“Where can you go to have a good cry?”
– Mike Reid, after blowing a three-stroke lead on the last three holes of the 1989 PGA
“You can describe my round as having moments of ecstasy and stark raving terror. I looked like I knew what I was doing at times and at other times I looked like a twenty handicap player.”
- Arnold Palmer at the 1968 PGA, where he tied for second (he never won the PGA)
“Which one of you is going to be runner-up?”
- Walter Hagen, to Leo Diegel and others on the eve of the 1925 US PGA, which Hagen won
What a difference a year makes. Going into the PGA Championship last year at Oak Hill, McIlroy was listed at 33-1 in some spots thanks to a difficult year, but now he’s the heavy favourite going into Valhalla, with most books listing him at 5-1. That’s what happens when you win three of your last six starts, including the last two, with one of them being the British Open. Don’t forget as well that he’s finished outside of the top-25 just twice since September of last year. He’s dominating the game right now and there’s no reason to believe that he won’t be in contention this week at Valhalla.
Rickie Fowler’s 2014 year at the majors has been seriously impressive, with him finishing tied for fifth at the Masters and tying for the runner-up spot in both the U.S. Open and British Open. Fowler made a point of mentioning earlier in the season that he was building his year around the majors, and so far, it seems to be working. If it wasn’t for massive runaways by Martin Kaymer and McIlroy, Fowler would likely have his first major championship win, but he’s built up a nice point total in both the FedEx Cup Standings and for the Ryder Cup, so it’s been a very good year for Fowler and he’s trending in the right direction for the last major of the year.
It’s hard to believe that it’s been 15 years since Sergio Garcia had his legendary duel with Tiger Woods at the 1999 PGA Championship at Medinah, but you can make the argument that Garcia’s in a better place to win a major now than ever before. He tied with Fowler as the runner-up to McIlroy at the Open Championship, and was the solo runner-up to McIlroy again last week at Firestone, which moved him to third in the Official World Golf Rankings. The ball striking is still superb and the putter is no longer an issue, but the mental side of things still seems to be a struggle for Garcia, who when asked about Valhalla last week, admitted that he doesn’t really like the course much at all, having played it in the 2000 PGA and 2008 Ryder Cup. Even with that comment, 15 years after he made himself known to a worldwide audience, Sergio Garcia is more prepared than ever to finally win his first major.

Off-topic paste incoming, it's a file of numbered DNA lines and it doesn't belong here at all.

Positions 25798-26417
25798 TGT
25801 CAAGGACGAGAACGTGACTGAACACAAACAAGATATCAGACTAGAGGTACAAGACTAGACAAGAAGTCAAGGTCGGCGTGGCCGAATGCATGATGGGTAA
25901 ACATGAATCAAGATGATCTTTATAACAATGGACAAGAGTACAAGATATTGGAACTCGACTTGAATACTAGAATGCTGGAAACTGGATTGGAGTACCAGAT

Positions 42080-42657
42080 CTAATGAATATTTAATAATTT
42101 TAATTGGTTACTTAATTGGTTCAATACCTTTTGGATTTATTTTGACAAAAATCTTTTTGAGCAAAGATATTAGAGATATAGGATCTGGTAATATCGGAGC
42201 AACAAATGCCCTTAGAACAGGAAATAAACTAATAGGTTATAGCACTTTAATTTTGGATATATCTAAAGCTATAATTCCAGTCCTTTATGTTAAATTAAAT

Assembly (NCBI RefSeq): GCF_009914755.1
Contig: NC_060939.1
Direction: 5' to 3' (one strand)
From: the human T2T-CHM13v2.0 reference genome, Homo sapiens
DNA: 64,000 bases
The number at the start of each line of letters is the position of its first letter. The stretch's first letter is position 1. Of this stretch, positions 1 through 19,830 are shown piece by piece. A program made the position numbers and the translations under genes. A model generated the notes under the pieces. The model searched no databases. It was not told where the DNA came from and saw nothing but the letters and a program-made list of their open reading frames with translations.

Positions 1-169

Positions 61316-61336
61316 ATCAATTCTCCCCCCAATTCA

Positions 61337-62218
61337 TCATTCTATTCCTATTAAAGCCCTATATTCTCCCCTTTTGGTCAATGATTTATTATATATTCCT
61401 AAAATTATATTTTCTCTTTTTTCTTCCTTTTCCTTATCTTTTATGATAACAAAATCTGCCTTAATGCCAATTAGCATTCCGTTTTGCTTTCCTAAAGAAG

After missing a large portion of the 2014 season due to a back injury, Tiger Woods came back a few weeks ago at Congressional ahead of the Open Championship. While he didn’t play overly well, he looked physically healthy and that continued through the WGC-Bridgestone Invitational last week, until he did this:
He apparently re-injured his back and nobody knows now if he’s even going to tee it up this week at Valhalla, where he won the second of his four PGA Championships. It’s been a nightmare season for Tiger to say the least, and even if he was healthy, his chances to win the tournament this week seemed slim at best. If he does end up playing, there’s no reason to expect much of anything, but you can guarantee that you’ll see tons of him, good or bad.
When it comes to individual golf tournaments, everyone knows that the four majors carry more weight than regular stops on the PGA or European Tour, but if you drill a little deeper, there’s a definite hierarchy within the major championships as well. The order varies depending on what part of the world the player is from, it seems, with the European players tending to favour the British Open, while players from the United States will always side with either the Masters or the U.S. Open as the one they would like to win the most. Players from other countries will usually pick from the above three as well, but no one ever picks the PGA Championship as their favorite major despite a rich history dating back nearly 100 years. It’s still a major and one that the players want to win, but the respect level unfortunately isn’t there when compared to the other three.